Third Interactive Prototype

Final Design Description


In short, what you can do with the final prototype of our design is try out the interaction. There is no support for actually creating any sort of output, and a lot of the buttons have faked or static responses. Still, the functionality of this prototype is in its design. Our final changes have been made so that the interface is clear and understandable. And, there is enough feedback that anyone could understand the interactions and the flow that we are trying to present. So, this final prototype is not functional to actually use, but it is plenty functional for seeing the idea of our design.

Interaction Flow

The user is initially presented with the mail merge sidebar. After selecting a data collection or making a new one, the user can choose a document type, then drag fields into the document. This is our primary interaction, and where we feel the heart and focus of any mail merge application should be. For power users, there are conditions and groups available to help make complex field interactions quick, easy, and repeatable. Individual records can be previewed and edited, and then output can then be customized to any extent. Finally, the user can have the computer "Do it!" and create the output, whatever that may be. The highlights of this interaction flow are that other than choosing a data collection and creating output, these steps can be performed in any order, and repeated as many times as desired. The interface is also constant throughout all of these varying tasks, simplyfing the user interaction. The flow of our sidebar is augmented by the layout's top-to-bottom nature, aiding any user who isn't quite sure where to go next. This entire interaction flow is something that we think is better than the current system, and will be intuitive for users of any experience level to grasp.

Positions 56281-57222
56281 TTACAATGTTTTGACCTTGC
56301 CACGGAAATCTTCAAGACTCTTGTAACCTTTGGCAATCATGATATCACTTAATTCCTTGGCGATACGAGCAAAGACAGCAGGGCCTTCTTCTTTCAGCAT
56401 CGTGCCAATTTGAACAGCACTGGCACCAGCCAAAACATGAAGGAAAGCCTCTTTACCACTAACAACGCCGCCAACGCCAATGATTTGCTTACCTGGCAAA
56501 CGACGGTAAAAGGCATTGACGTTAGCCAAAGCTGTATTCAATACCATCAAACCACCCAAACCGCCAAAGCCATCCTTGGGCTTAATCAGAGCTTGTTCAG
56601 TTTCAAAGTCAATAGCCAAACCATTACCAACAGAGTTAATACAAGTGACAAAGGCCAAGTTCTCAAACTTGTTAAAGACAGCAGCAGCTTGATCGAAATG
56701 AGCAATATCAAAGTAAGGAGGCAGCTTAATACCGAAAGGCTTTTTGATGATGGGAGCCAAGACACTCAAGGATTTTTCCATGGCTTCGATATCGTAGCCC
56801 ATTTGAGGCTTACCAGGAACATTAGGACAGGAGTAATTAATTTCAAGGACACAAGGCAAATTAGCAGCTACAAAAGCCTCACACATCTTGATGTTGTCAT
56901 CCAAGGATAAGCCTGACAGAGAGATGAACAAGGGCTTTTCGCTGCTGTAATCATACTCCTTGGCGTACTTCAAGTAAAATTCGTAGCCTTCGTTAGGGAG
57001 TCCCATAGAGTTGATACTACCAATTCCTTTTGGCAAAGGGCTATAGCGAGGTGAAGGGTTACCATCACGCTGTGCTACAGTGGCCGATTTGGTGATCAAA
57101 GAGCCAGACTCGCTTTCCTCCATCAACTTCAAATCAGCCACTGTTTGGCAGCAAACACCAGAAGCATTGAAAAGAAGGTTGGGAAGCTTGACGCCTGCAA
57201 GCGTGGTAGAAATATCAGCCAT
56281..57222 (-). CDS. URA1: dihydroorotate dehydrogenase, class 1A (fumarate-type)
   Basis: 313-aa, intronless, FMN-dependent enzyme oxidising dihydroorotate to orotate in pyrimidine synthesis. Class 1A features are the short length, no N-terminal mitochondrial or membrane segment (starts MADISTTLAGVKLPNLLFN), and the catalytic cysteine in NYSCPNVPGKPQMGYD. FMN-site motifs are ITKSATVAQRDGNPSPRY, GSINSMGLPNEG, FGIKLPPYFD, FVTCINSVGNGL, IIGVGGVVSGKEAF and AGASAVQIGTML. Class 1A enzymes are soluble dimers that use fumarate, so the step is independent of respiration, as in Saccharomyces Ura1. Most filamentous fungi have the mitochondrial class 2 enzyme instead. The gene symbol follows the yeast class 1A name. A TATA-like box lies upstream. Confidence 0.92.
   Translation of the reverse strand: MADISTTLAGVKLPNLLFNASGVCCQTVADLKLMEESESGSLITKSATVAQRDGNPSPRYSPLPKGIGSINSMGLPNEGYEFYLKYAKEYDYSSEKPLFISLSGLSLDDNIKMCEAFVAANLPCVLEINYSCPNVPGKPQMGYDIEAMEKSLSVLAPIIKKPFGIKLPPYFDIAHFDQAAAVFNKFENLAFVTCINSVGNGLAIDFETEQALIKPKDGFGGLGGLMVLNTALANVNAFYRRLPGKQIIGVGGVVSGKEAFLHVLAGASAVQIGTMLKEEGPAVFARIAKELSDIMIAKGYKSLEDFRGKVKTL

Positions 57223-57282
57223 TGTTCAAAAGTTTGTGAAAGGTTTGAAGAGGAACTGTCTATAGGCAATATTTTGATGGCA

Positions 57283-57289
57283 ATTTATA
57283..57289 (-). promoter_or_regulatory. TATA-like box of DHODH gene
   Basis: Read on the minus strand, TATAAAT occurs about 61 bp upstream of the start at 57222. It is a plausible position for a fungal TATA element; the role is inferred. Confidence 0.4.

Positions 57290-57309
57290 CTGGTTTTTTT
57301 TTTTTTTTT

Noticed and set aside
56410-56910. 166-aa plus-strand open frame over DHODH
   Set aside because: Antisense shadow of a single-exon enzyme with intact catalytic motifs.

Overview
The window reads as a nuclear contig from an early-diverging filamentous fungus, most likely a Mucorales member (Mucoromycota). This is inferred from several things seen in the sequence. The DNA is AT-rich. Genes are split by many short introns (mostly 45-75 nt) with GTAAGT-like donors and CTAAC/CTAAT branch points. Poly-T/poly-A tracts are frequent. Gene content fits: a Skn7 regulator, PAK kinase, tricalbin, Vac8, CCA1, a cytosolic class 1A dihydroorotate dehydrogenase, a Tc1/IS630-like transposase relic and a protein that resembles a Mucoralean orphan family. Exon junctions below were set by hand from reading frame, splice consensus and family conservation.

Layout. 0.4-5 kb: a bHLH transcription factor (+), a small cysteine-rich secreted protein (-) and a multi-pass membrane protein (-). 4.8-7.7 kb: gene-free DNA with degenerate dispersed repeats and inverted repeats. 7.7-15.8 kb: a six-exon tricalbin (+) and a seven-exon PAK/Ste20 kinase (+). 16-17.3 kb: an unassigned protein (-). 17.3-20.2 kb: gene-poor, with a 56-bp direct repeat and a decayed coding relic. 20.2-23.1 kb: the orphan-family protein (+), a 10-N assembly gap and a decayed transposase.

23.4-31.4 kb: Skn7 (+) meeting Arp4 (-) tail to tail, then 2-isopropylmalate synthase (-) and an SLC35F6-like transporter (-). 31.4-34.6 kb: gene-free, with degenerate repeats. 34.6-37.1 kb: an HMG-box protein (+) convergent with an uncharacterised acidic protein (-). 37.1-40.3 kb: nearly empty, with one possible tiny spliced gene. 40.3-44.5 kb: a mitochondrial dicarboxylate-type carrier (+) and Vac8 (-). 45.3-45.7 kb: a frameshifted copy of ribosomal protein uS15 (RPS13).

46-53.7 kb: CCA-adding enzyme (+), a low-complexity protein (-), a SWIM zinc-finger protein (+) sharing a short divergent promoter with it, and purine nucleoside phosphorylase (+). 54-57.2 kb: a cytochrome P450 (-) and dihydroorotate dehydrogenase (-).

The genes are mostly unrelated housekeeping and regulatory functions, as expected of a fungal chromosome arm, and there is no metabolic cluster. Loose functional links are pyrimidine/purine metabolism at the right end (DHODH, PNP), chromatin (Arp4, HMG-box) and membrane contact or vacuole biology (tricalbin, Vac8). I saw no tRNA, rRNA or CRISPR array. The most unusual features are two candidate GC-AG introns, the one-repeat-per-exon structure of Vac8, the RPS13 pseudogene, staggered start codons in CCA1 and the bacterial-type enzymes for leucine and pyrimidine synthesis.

Most of the intense, mouse-oriented interactions remain faked in this final version of the prototype. These include the fields, groups, and conditions interactions. Also, no spreadsheets or databases are actually ever opened, as that aspect of the program is faked as well. So, there are many parts of our prototype that appear to have been implemented - and are well enough to perform our scenarios - but where the generic backend is not actually present.

In addition to those, the preview and edit mode remains unimplemented in any way, meaning that this interaction has not even been faked, and therefore, never really been tested. Of course, we questioned our interviewees about this feature, and all of them said they understood its purpose. We just can't be sure if our specific implementation would go over well.

Tools Used

As we originally stated, we planned to use a mixture of PowerPoint, Visual Basic for Applications (VBA), and Flash. However, the Flash aspect of our program never once made it into any prototype, and we in fact ditched the idea shortly into our first interactive prototype. The use of PowerPoint, in hindsight, is actually completely unnecessary. We used it as an interface for VBA and as a way to easily distribute the program, but if we had to do it again, we would forego using PowerPoint and VBA. Instead, we would use a full-scale programming language known for quick and easy development. would seem an ideal choice based on these criteria. It would have saved us some headaches if we would have had all the functionality of a full language in the prototype from the beginning. But, we were afraid that using something so technical would slow down development and potentially lead to other unforseen consequences.